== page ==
The pantry is becoming a stocking ground for protein-rich products. And that holds potential for center store, thanks to the myriad protein-enhanced staples retailers can market to today’s protein-focused shoppers.
“We’re witnessing a protein revolution, with 32% of consumers specifically looking for protein on food labels,” says Dave Melbourne, Bumble Bee Seafoods’ SVP of consumer marketing and corporate social responsibility. “And we’ve seen healthy, protein-based snack options increase more than 40% since 2009 as consumers continue to look for nutritious, affordable solutions to fill their pantries and fuel their busy lifestyles.”
What’s driving consumers’ penchant for protein-rich products? In a word: health
“Protein is top of mind when consumers think about a healthy diet,” says Karen Buch, founder of Nutrition Connections LLC, who has worked extensively with retail dietitians. Sixty-four percent of Americans actively seek to consume more protein, Buch says.
The fact that protein benefits all age groups helps drive sales, says Shari Steinbach, president of Shari Steinbach & Associates, who works with food companies, health professionals and consumers in retail settings. “Children need adequate protein for building a healthy brain and body,” says Steinbach, who served as a dietitian for two major Midwest food retailers for more than two decades. “Successful weight management has been associated with a high-protein diet … and athletes and older individuals are looking for ways to maintain and build muscle.”
Whey protein also helps curb appetite and aids in muscle recovery and building energy, says Andy Horrow, president of protein drink manufacturer Protein2o. “This appeals to fitness and workout enthusiasts, but it also has great appeal to weight-conscious and weight loss populations,” Horrow says. “Protein has become the foundation of healthy.”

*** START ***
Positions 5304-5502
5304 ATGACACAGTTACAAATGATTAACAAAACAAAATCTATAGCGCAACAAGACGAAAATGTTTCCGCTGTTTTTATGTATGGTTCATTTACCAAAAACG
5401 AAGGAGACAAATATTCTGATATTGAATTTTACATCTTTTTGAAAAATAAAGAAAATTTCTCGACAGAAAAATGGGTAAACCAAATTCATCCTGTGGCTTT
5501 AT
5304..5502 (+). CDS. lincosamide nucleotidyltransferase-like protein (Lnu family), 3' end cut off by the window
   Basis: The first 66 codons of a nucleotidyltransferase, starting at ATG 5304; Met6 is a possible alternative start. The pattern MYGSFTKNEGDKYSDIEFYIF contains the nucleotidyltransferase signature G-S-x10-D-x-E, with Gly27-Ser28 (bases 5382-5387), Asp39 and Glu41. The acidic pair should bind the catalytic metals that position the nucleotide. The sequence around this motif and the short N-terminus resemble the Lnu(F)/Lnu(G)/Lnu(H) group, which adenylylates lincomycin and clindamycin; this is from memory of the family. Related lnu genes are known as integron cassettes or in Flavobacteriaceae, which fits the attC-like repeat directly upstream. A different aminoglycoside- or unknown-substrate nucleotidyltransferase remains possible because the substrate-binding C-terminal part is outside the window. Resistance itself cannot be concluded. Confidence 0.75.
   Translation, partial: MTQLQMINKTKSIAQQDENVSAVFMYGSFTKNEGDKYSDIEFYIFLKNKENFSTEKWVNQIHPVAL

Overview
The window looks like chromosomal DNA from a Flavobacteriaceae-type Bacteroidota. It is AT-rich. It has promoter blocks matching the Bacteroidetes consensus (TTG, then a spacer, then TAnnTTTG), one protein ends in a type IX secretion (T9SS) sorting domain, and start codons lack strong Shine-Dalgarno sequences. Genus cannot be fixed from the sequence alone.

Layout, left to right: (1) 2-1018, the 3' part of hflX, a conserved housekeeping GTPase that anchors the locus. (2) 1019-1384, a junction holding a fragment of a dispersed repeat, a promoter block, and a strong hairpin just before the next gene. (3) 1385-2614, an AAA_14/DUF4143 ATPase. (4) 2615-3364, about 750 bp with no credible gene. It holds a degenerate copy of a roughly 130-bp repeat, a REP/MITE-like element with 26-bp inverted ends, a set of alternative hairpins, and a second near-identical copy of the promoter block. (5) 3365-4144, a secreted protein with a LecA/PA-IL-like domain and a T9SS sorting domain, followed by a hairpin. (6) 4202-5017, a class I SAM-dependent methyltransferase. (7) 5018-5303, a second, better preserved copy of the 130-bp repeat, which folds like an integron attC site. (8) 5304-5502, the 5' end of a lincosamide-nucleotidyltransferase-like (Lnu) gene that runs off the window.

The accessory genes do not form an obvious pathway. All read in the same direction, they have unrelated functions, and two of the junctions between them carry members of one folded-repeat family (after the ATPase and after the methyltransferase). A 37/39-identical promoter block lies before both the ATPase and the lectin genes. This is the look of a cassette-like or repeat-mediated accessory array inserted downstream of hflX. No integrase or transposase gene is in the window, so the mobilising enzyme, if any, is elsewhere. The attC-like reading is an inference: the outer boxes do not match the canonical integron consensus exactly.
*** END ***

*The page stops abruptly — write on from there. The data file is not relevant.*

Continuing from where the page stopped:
Another consideration: “Protein leads to satiety,” says Linda Zink, SVP of innovation at Atkins Nutritionals Inc. “Consumers are realizing they need that optimal protein to feel full longer and have more consistent energy.”
High protein content is definitely a plus, but it won’t boost a product’s sales potential unless it is touted where consumers can see it—which is especially true for younger shoppers.
“The first thing millennials do when they pick up a packaged food is flip it over and look at the nutrition panel,” says Peter Burns, president and CEO of One Brands, maker of One Bars. “They are no longer choosing foods based on taste alone but based on the functionality it provides their bodies.”
“We believe consumers are smarter, and label reading is now expected with progressive consumers looking to understand what they are putting into their bodies,” says Jennifer Bacon, co-founder and chief brand officer of FlapJacked, maker of Protein Pancake & Baking Mixes, Protein Cookie & Baking Mixes and Mighty Muffins.
Promoting Protein in Center Store
“It’s widely known that the center store has been an increasingly challenging space for packaged brands to gain traction as the emphasis on fresh foods continues to grow on the perimeter.”